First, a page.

Vietnam’s ruling Communist Party is facing their toughest time yet as some of its famous and most-recognized members resign from their posts. The exodus follows the government’s decision to punish a publisher for having an opinion different from their own.
The Communist Party was irked after discovering that the Tri Thuc (Knowledge) Publishing House had printed books that “harmed” the Party’s image. The government immediately seized all publications that were deemed offensive and “harmful for social thought.” It was also decided that the editor-in-chief, Chu Hảo, who has been a Party member for 62 years, also needed to be “disciplined.”
The decision invited a huge backlash from prominent Party members. They were aghast that someone like Chu Hảo, with his six decades of loyalty, was being classified as a “danger” by the government. Some Party members were also angry with their government for bending over backward to China.
“I joined the Party to fight for the independence and freedom of our people, but starting in the year 2000 I came to realize that the Party has gone against its original cause… They crack down on people who demand human rights, and they crack down on people who protest against environmental pollution and against encroachments by China. They don’t listen to intellectuals, including me, who dare to express different views. Many have been imprisoned,” Mac Van Trang, a long time Party member, said to Radio Free Asia.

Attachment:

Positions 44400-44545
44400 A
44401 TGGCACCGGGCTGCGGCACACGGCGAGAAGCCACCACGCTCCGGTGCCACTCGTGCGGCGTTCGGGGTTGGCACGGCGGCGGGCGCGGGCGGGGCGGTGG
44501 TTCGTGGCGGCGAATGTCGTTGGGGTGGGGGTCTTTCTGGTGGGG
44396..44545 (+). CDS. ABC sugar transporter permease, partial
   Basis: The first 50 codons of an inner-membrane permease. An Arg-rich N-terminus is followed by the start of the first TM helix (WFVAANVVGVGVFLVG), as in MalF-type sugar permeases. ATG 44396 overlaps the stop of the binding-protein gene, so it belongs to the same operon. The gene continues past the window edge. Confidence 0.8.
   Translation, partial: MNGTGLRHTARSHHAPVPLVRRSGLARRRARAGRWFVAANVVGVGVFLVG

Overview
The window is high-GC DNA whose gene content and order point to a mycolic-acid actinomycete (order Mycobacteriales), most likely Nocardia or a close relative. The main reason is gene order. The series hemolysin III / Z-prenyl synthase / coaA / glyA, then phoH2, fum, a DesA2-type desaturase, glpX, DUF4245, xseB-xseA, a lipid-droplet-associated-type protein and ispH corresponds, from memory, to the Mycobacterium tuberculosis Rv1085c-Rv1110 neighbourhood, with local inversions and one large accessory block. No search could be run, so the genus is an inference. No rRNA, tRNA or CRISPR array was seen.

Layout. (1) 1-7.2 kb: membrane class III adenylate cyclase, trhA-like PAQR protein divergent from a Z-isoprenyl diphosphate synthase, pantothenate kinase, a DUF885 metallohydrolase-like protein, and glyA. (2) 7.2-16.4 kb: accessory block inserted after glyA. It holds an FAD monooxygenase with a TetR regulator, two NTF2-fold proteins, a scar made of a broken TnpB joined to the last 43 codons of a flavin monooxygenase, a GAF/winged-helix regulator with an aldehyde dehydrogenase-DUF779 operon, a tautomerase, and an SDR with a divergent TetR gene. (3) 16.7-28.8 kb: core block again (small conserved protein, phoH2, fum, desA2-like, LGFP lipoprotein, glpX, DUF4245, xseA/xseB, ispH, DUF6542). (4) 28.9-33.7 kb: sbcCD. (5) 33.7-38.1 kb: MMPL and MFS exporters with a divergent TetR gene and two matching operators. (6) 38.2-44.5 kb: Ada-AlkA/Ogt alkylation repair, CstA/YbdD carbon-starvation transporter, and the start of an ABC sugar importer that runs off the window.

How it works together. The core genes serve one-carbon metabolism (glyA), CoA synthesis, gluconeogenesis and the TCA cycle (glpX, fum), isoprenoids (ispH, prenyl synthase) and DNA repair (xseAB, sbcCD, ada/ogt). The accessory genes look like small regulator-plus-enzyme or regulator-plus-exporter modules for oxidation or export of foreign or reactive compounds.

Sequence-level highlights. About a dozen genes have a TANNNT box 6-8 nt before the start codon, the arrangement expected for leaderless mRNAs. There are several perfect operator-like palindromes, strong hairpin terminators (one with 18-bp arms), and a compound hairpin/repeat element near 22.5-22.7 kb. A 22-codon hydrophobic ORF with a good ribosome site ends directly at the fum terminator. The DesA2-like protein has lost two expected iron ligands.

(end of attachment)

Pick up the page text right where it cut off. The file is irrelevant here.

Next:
Kim Chi, a famous Vietnamese actress and Party member, had decided to stick around after colleagues urged her to try and reform the Communist Party. However, she soon understood that remaining as a member would go against the ethical values she believed in and decided to call it quits.
“I had already stopped participating in Party activities since 2013 because I was very disappointed [with the Party]. As I am no longer young, it would be a disappointment to die as a member of the Party. I wish that the other Party members who still have a conscience and passion for the [welfare of] the people and country would also leave,” she said in a statement. (RFA)
The Vietnamese government is estimated to hold around 130 political prisoners. What is to be seen is whether the Communist Party will declare any of the resigned Party members as dissidents and start persecuting them.
Strong anti-China sentiment
There is a strong anti-China sentiment budding among the Party members and also the public. Several actions of the government have been seen as being too submissive to Chinese authority.
In June, one of the worst anti-China protests took place in Vietnam after the government decided to lease three special economic zones to foreign investors for 99 years. The public viewed the decision as a betrayal of the country and thronged the streets chanting passionate and nationalistic slogans like: “I love the fatherland — don’t let China lease our land.”
“The links between the Vietnamese and Chinese authorities are becoming more and more conspicuous each day, and make citizens frustrated and angry,” Do Thi Minh Hanh, president of the Viet Labour Movement, said in a statement (South China Morning Post). Though hundreds of protestors were arrested following the demonstration, public sentiment still continues to be against Chinese involvement in Vietnam. As of now, the decision to set up the economic zones has been stalled until next year.